Space
2beaut.com's Logo Space
Home Order Info Free Items Contact Checkout
Skin Care Fitness Health Hair Care Tips & Info Bookmark Us Null
Secure Payment By Paypal

Separator

Restores Youthful Pink Colour To Your Lips & Nipples

Bioglo Cherry Pink And Nipple Cream

Men love baby soft, natural pinkish lips and nipples!

Separator

Japanese Plum For Gastrointestinal Problems

Japanese Plum Balls

Helps to relieve digestive problems, gastric and abdominal pain, indigestion, excessive gas and relieves mild food poisoning.

Separator

Stop Shying Away From Cameras, Mirrors And Important People!

Lelan Vital Organic Premium Rose Hip Oil

Rose Hip Oil has helped millions of people overcome skin imperfections. New or old, scars, pits and other skin blemishes quickly submit to the healing powers of this restorative oil from Mother Nature!

Sidebar Sidebar Curve

Tips & Information

Why Should You Buy From Us?
Border Border

The Important Of A Balanced Diet

A 'balanced' diet is one which contains both the right quantity and the right types of food. The quantity of food is important because the right amount ensures that you remain in the ideal weight range for your height and so avoid the health risks associated with being very much over or under weight. How much you need depends on your build, your sex, how active you are and your metabolic rate (how fast you burn up energy). The right types of food are important because the body needs a wide range of nutrients in varying amounts in order to function healthily. Avoiding foods which are rich in some or all of the nutrients the body needs and filling up on those which lack nutritive value is hazardous to health. Knowing what foods contain which nutrients, why they are needed and just how much is needed will help you plan a balanced diet.

  • Carbohydrate in foods may be found in one or more of the following forms: sugars, starches and fibre.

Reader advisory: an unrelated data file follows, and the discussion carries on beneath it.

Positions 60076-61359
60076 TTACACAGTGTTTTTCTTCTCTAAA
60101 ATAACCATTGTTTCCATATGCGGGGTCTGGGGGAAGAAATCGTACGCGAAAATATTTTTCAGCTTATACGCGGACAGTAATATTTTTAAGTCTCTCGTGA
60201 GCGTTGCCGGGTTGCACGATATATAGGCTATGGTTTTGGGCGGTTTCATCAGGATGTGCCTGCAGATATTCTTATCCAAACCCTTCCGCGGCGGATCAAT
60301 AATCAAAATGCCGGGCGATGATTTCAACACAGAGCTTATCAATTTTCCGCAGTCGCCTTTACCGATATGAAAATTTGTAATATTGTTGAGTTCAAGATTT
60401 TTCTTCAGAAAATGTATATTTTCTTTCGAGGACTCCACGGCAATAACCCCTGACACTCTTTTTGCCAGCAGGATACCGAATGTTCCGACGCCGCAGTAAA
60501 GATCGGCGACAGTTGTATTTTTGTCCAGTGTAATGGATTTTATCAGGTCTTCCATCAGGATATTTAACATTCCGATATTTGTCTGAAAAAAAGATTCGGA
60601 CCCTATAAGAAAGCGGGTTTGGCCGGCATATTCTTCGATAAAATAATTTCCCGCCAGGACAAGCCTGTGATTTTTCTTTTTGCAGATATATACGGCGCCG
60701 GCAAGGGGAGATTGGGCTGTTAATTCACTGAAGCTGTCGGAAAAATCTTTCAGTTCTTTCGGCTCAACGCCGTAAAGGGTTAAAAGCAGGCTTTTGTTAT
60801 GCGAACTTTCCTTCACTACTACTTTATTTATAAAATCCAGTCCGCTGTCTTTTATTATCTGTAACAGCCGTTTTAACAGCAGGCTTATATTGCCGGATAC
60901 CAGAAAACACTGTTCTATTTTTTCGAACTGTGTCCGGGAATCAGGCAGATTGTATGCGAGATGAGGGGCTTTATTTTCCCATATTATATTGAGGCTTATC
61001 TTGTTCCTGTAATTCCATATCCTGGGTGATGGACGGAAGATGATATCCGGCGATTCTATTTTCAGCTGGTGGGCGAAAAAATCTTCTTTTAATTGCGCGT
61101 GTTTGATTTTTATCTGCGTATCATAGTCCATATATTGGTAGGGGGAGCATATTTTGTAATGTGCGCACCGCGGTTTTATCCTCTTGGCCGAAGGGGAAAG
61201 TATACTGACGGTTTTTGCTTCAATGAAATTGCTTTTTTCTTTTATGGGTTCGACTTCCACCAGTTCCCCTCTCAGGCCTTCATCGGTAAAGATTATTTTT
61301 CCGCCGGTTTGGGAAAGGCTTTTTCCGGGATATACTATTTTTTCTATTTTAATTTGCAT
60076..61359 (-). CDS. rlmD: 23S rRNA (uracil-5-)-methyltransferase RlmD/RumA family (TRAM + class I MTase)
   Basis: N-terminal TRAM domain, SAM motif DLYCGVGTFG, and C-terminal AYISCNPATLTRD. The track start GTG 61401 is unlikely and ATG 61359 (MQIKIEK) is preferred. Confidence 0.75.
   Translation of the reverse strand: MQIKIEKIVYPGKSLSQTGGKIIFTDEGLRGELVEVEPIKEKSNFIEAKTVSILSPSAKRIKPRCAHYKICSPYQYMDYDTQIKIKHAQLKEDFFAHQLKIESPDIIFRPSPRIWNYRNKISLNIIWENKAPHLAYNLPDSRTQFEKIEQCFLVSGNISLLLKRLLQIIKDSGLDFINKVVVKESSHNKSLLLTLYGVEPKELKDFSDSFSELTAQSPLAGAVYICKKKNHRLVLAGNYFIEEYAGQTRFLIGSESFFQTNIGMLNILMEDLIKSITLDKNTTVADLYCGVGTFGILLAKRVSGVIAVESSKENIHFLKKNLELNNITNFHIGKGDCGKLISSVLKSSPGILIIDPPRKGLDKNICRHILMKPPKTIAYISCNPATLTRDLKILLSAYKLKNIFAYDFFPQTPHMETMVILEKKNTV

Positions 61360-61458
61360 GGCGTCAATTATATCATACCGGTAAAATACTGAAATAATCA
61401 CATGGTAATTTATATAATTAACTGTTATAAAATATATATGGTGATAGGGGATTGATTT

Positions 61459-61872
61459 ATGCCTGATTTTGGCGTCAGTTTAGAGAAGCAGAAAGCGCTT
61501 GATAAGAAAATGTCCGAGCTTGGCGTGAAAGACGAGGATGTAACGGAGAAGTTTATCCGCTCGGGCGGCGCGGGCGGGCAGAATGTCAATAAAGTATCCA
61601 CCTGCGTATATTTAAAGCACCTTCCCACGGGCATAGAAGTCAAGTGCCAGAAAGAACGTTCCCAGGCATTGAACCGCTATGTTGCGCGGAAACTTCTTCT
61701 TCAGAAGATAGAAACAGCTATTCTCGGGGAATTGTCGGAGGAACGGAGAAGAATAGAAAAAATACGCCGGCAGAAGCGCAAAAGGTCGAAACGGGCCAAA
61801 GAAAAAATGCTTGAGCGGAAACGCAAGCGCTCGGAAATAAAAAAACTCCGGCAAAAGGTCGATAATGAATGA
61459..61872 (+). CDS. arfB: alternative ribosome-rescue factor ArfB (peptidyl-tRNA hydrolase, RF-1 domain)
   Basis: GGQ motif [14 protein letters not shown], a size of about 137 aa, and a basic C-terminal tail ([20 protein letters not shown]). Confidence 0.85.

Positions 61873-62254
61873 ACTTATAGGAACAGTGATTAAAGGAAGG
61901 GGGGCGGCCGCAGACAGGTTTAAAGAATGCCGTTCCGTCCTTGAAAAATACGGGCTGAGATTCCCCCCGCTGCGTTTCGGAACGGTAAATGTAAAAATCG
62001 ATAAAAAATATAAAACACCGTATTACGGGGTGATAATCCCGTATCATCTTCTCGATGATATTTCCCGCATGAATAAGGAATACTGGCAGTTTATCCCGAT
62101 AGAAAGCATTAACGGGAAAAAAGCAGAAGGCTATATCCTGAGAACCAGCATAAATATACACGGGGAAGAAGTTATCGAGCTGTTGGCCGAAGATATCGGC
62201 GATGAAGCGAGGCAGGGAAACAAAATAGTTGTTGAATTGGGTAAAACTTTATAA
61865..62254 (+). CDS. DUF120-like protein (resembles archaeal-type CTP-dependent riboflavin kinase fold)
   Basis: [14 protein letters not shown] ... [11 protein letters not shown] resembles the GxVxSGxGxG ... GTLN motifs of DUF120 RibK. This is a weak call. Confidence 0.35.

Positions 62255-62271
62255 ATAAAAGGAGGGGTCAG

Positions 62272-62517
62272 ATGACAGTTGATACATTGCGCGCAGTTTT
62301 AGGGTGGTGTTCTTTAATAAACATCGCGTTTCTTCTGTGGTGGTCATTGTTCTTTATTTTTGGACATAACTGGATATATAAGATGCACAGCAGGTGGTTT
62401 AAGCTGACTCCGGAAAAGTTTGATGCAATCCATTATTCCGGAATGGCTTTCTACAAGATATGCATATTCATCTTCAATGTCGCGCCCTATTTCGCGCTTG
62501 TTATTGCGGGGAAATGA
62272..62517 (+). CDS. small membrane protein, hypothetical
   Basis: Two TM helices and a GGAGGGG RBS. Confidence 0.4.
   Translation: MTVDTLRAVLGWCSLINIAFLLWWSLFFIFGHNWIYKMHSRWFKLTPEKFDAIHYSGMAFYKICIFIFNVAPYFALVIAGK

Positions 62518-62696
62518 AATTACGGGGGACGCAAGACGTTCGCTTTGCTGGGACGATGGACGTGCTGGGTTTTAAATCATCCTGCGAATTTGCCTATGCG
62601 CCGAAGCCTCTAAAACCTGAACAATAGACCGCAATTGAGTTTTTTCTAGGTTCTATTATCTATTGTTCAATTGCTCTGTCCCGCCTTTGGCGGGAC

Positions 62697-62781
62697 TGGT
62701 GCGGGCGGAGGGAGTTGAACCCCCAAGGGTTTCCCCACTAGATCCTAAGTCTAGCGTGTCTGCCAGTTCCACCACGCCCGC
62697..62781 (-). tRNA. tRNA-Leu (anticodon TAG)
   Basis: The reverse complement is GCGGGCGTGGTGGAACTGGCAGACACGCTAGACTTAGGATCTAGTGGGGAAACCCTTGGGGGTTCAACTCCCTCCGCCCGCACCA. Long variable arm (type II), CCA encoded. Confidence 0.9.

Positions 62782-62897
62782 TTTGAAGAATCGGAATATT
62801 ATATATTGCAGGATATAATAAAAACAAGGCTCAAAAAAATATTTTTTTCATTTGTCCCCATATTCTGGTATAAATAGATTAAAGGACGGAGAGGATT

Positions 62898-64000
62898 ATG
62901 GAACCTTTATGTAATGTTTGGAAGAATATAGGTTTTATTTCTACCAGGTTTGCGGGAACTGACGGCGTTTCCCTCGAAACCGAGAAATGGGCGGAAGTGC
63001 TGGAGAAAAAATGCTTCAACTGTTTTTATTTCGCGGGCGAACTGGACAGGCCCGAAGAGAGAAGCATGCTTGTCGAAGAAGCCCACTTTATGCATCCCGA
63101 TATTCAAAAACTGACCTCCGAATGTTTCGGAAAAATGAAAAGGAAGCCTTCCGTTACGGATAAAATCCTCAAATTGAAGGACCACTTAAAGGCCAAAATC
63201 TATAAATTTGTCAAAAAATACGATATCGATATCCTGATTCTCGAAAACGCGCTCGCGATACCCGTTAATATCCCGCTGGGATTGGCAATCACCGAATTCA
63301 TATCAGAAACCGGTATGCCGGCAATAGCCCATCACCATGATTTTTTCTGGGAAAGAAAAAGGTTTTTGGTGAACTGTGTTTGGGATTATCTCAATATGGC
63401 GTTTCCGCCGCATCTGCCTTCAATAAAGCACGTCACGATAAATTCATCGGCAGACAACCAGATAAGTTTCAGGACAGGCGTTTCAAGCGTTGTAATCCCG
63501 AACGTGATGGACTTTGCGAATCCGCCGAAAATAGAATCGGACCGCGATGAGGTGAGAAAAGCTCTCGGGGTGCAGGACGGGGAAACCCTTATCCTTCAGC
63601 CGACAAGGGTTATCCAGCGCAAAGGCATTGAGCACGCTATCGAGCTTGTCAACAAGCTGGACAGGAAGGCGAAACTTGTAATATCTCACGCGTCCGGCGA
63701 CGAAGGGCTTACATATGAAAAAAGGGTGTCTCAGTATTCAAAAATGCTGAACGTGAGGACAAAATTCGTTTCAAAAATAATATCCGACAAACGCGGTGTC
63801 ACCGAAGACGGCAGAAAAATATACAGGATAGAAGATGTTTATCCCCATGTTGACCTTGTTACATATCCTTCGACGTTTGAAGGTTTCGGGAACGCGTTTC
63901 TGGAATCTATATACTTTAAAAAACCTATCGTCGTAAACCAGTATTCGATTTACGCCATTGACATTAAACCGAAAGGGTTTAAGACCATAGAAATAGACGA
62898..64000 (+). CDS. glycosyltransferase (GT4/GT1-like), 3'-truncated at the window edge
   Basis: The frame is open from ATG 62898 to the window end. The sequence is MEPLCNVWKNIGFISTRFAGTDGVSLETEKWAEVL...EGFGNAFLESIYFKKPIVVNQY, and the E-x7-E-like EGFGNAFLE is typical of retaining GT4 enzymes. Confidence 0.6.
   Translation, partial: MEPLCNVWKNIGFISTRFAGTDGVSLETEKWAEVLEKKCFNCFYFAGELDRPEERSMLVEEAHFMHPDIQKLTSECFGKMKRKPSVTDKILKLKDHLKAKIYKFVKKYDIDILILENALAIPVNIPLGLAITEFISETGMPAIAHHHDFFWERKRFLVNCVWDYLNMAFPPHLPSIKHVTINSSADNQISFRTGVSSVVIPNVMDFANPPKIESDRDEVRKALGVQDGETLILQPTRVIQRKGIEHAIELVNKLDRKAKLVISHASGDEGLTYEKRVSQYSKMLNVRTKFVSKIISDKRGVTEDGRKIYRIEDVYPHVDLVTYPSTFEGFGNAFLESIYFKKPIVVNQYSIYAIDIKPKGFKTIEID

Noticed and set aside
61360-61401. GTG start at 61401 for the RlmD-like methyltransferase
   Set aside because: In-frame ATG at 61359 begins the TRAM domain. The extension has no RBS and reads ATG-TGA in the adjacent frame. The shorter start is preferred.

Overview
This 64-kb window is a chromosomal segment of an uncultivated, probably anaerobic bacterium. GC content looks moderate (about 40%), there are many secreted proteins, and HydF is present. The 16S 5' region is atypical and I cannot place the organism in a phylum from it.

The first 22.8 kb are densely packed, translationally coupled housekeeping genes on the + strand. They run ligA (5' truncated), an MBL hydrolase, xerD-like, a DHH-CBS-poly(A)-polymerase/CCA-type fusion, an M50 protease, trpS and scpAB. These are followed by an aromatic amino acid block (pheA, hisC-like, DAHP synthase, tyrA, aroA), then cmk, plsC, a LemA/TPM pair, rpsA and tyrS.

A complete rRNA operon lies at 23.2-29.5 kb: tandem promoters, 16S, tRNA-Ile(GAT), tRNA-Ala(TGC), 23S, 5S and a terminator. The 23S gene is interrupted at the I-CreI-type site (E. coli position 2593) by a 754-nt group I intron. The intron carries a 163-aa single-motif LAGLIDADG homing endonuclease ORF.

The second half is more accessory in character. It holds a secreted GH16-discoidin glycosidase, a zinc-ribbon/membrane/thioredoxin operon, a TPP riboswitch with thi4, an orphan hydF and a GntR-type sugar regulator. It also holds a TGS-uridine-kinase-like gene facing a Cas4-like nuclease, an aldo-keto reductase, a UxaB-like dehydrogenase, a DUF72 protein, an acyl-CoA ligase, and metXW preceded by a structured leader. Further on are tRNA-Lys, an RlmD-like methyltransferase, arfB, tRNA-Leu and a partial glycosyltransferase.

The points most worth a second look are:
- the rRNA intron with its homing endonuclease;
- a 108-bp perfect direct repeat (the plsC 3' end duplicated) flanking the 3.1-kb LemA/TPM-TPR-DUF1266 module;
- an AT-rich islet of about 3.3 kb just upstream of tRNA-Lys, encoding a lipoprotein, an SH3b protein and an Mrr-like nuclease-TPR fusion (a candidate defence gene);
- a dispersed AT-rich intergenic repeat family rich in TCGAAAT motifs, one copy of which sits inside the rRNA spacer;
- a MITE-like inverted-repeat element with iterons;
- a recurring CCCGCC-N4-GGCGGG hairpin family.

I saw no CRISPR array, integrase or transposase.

• Starch is a good source of carbohydrate energy. Bread, potatoes, rice, pasta and cereals are all rich in starch.
  • Carbohydrates are used by the body as a source of energy and can be stored as glycogen (or 'animal starch') in the liver and muscles, for later use; excesses are converted to fat and stored around body organs and under the skin.
  • Table sugar (sucrose) provides energy but no nutrients and is therefore unnecessary in a healthy diet: just as much energy can be obtained from natural sugars in fruits and young vegetables.
  • Fibre is only partially digested by humans so provides little energy, but it does play an important part in the emptying of the large bowel, among other vital functions. Good sources are wholemeal bread and pasta, brown rice, vegetables and fruit.
  • Starch and fibre containing foods should account for about 60 per cent of a healthy diet.
  • Proteins are the substances from which our bodies build tissue for growth and repair. Their chemical composition is of chains of amino acids. Foods such as eggs, meat, fish, milk and cheese contain all the necessary amino acids; vegetable sources contain 'incomplete' chains but in certain combinations can provide the correct balance.
  • Protein should account for about 10 per cent of a healthy diet.
  • Fats contain essential fatty acids which keep the body functions working. They carry the fat-soluble vitamins A, D, E and K. Fats are very concentrated Calorie sources and make food more palatable.
  • Fats should account for about 30 per cent of a healthy diet; many Western diets contain up 45 per cent fats.
  • Saturated fats are mainly of animal origin: meat, milk, butter and cheese are high in saturated fats, as are cocoa and coconut oils. Saturated fats in the diet have been shown to raise blood cholesterol to dangerous levels. Foods containing a high percentage of saturated fats should only be taken in moderation.
  • Polyunsaturated fats tend to occur in the highest levels in plants: safflower, sunflower, corn and soya oils are rich sources, as well as fish. They tend to lower blood cholesterol levels and are therefore thought to be a good substitute for saturated fats.
  • Monounsaturated fats, which occur in olive oil, nut oils, nuts and avocado pears, for example, appear to have still greater cholesterol-lowering properties than polyunsaturates.
  • Alcohol and foods high in fat and sugar should be avoided, and at best regarded as special occasion treats, certainly not as everyday necessities. Cut down on them and fill the gap, if there is one, with starch.

Return to Tips & Information

Top Of Page

Please read the disclaimer.

Please send your questions or comments to support@2beaut.com

Border Border
Exit
Border Border
Sharing
Sharing Arrow 2beaut.com. Copyright © 2002-2015. All rights reserved.

Border Border